http://static.progressivemediagroup.com/uploads/imagelibrary/Mogden_STW_Water.jpgBut we are even more deluded when it comes to the medical profession and all the advanced treatments and technologies it has provided to keep us in good health and make our lives as pain free as possible. There seems to be a strange expectation that we will remain as healthy as we are now, or become even healthier through a less stressful lifestyle, where we tend our vegetable gardens and chicken coops in a state of bucolic bliss irrespective of any other problems we face. And while ‘downsizing’ – a somewhat bizarre concept in itself – might affect other aspects of our lives, it will not apply to doctors, medical staff, hospitals and the vast power-hungry pharmaceutical factories and supply chains that give them round the clock backup. Without that backup, your medical practitioner might know what ails you, but more often than not won’t be able to offer you any more help than a tribal witch doctor.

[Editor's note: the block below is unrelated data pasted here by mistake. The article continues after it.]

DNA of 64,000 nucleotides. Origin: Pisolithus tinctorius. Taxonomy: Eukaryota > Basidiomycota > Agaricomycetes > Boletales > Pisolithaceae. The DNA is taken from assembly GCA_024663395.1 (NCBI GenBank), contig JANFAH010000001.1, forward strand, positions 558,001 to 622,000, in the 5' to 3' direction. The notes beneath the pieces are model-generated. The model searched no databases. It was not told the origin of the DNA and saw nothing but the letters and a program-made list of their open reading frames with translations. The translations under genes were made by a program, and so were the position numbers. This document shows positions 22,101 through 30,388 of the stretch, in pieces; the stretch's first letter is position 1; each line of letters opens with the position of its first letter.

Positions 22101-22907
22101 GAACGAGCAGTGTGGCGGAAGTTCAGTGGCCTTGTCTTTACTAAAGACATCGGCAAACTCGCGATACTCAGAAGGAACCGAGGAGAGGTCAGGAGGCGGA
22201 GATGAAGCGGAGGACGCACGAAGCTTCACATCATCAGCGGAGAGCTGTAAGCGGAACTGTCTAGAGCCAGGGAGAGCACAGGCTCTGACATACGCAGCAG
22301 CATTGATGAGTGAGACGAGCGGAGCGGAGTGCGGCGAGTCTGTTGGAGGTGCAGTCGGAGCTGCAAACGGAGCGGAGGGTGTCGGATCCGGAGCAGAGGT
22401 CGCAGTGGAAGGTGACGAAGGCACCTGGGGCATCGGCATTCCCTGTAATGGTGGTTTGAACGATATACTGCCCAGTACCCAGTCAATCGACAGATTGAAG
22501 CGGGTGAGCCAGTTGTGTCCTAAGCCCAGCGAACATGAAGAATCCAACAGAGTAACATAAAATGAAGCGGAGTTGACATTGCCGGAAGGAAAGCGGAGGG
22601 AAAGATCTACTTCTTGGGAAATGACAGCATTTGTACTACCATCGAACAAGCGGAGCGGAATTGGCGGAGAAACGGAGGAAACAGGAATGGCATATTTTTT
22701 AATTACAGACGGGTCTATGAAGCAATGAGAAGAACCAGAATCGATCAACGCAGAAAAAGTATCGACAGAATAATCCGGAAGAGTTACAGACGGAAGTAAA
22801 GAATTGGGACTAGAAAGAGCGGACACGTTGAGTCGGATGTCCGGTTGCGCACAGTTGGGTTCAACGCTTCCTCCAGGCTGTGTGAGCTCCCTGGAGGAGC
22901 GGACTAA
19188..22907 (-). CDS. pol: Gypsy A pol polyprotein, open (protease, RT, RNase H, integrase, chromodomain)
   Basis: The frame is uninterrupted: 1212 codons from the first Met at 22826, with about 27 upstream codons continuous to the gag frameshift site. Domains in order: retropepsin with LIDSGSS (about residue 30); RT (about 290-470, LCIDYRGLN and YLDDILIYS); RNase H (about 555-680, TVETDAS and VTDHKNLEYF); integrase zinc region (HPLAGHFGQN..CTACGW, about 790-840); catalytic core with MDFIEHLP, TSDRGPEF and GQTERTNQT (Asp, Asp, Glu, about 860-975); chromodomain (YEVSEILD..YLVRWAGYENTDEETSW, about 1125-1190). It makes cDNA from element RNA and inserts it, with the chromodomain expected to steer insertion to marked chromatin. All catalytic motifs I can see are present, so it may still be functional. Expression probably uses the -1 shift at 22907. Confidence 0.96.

The US Environmental Protection Agency estimates that hospitals use twice as much energy per square foot as a comparable office block, to keep the lights, heating, ventilation and air conditioning on 24/7 and run an array of equipment from refrigerators to MRI scanners. We have a blind faith that we can continue to benefit from this highly complex, energy-intensive healthcare system, irrespective of any decline in our energy supplies. We know of the conditions endured by our not-so-distant forebears, and recoil in horror at the prevalence of the dirt and diseases they had to accept as part of their lives.  We should perhaps stop to consider that they did not have the means to make it otherwise. Like our forebears, we also will not have the means to make it otherwise.  A downsized society will no longer be able to build outwards and live in a spreading suburbia, so must be forced back into crowded environments, inevitably reverting to a more medieval lifestyle which will make the spread of diseases inevitable.